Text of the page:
Lillian Bennett moved into the keepers’ dwelling next to Kenosha Lighthouse in 1915, when her father, Frederick M. Bennett, became the station’s first assistant keeper, and she later shared her memories of life on Simmons Island:
Charles Young lived downstairs in the keeper’s dwelling. He was the keeper and my father was the assistant. The house was nice. It was kept just beautiful. The brass doorknobs were polished – everything had to be just so. The inspector came twice a year and inspected the house. The basement floor was painted. We didn’t have a furnace then – there were coal stoves. We had a big range upstairs in our kitchen – a wood and coal burner.Lillian returned to her lighthouse home in September 1994 to be part of the ceremonies celebrating the rededication of the lighthouse, after it had been refurbished and outfitted with a new lantern room.
We didn’t have any electric lights when we moved there. I must have been about, oh, ten years old when they put in electric lights. So it was about 1918 when they put in the lights in – about the time of the war. When there were storms, my dad would go out to the red pierhead lighthouse … the Coast Guard had a little lookout on the pier … they would call after my dad got out to the lighthouse to start the foghorn … the Coast Guard would call us to say he got here okay, so my mother wouldn’t worry about him.
They also used the old lighthouse in the bad weather to put up the weather flags …when there was a storm warning. The light was gone by that time. They used a tripod to put the flags on. We used to go up the old lighthouse and when you got almost to the top, there was a landing … and there was a little cupboard up there … and we used to have a play house up there.
The elevated walkway and fog signal structure disappeared from the north pier long ago, but the red cylindrical tower continues to serve as the primary light at Kenosha. A cylindrical D-9 tower was installed on the southern end of the breakwater in the 1960s.
In June 2008, Kenosha Pierhead Lighthouse, deemed excess by the Coast Guard, was offered at no cost to eligible entities, including federal, state and local agencies, non-profit corporations, educational agencies, or community development organizations. After no qualified group stepped forward to assume responsibility for the lighthouse, it was placed on the General Services Administration auction website starting on October 18, 2010. Since the fifty-foot-tall cylindrical tower offers no living space and a potential owner would have to obtain a lease from the U.S. Army Corps of Engineers, which owns the pier, it is not too surprising that the minimum bid of $10,000 was not received before the auction closed on December 2.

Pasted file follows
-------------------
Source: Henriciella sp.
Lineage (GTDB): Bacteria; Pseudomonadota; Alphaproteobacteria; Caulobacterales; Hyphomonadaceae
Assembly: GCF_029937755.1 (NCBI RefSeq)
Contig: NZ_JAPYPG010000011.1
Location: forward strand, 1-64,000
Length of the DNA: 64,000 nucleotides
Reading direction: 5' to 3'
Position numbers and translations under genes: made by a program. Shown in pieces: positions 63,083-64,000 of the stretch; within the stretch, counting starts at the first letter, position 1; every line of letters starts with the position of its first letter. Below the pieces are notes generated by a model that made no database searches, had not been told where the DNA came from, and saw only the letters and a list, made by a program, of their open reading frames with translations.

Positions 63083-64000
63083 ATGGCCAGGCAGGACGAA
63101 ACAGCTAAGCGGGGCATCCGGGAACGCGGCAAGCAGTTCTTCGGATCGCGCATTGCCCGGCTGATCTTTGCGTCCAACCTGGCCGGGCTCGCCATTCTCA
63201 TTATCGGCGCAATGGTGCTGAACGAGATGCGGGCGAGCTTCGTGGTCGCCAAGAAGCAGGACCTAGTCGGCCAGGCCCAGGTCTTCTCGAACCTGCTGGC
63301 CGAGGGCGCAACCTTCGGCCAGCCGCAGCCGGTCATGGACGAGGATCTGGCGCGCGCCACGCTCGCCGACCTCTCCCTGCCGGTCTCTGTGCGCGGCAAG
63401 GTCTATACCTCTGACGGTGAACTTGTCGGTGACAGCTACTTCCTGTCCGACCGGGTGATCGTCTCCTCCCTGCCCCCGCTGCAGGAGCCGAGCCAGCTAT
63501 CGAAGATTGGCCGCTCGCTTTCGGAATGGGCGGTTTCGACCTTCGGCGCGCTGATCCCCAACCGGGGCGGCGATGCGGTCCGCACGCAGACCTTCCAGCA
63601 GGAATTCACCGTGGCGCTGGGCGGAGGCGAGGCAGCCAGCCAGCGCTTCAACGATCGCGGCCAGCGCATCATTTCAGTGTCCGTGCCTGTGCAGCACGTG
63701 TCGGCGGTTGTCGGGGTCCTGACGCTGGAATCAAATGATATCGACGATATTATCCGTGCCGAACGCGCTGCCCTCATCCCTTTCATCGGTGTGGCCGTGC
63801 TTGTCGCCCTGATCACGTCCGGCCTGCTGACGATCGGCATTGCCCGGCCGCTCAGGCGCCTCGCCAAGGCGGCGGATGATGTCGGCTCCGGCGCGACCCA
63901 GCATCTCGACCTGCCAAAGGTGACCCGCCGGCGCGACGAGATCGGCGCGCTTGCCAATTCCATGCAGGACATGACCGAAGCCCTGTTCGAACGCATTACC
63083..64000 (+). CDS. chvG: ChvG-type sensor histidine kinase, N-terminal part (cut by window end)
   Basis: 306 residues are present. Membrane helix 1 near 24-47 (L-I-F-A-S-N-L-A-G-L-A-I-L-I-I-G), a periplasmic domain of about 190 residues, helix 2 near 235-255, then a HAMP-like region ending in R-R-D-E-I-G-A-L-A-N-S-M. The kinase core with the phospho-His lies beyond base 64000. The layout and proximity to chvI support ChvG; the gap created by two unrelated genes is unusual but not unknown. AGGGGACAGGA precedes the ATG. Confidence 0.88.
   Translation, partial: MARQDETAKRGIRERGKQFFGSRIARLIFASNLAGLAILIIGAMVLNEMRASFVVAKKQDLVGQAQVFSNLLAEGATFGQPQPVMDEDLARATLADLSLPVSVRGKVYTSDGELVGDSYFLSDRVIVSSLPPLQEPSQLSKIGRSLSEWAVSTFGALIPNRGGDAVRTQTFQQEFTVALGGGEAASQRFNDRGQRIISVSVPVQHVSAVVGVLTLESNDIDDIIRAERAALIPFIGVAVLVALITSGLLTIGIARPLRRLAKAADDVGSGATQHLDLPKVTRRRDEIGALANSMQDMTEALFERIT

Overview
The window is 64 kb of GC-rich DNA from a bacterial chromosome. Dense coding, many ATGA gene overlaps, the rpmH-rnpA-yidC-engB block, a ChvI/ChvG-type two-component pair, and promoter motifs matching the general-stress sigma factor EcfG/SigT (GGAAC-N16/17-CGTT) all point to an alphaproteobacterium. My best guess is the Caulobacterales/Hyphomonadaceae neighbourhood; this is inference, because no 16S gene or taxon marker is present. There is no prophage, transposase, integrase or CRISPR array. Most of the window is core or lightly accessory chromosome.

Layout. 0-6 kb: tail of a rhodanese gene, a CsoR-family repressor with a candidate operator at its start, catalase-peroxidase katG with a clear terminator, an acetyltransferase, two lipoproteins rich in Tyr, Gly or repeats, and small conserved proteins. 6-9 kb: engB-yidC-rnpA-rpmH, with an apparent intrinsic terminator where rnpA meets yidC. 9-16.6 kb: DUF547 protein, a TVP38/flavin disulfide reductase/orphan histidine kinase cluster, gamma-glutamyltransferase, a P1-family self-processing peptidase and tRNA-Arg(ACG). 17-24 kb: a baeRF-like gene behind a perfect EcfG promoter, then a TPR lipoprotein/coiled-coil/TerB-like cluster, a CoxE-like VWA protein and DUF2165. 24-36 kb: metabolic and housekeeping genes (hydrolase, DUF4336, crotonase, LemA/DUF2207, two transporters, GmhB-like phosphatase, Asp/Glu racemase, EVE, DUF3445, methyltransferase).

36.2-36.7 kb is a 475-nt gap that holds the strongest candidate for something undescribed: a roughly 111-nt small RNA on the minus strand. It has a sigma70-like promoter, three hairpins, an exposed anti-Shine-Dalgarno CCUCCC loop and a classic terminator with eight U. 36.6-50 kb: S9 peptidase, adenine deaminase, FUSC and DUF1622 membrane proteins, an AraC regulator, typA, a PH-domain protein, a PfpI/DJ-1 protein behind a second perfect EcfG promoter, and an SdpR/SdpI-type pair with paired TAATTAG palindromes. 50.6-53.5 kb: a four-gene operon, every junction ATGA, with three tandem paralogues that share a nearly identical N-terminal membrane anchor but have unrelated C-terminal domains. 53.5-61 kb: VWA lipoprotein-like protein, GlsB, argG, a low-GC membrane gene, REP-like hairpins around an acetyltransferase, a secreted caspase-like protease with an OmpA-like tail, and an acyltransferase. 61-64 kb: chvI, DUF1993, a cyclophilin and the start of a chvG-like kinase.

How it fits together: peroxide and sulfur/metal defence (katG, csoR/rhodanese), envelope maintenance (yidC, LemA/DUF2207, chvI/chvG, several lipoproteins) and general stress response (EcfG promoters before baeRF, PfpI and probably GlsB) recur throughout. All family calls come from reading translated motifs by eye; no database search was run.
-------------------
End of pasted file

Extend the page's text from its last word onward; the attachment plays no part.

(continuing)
A second auction for Kenosha Pierhead Lighthouse started on May 25, 2011 with a starting bid of $5,000. A bid for this amount was placed on June 17, and the auction closed on July 15 with a winning bid of $17,000. Five bidders participated in the auction, and the winner of the auction was John Burhani, a local artist. Burhani, who fished off the pier as a kid and learned to sail in Kenosha Harbor, felt the lighthouse would be the perfect space for his studio. After the interior of the tower was renovated during the spring of 2012, the lighthouse was opened on select days so the public can view Burhan’s work, which features marine scenes and sailboats. John Burhani passed away in 2015 at the age of forty-nine, following a courageous battle with non-Hodgkins lymphoma. Heather McGee, John’s wife, decided to create an artist in residence program at the lighthouse to honor her husband and keep his vision of the space alive. In 2017, four artists transformed the pierhead lighthouse into a creative art studio that attracted more than 700 visitors over a two-month period. “I am thrilled with the caliber of talent the participants have had and the positive interactions between the public and the residents,” lighthouse owner Heather McGee said. “I am eager to continue and grow this program, and 2018 is shaping up to have more artists and more opportunities for our community members to experience art in its many forms.”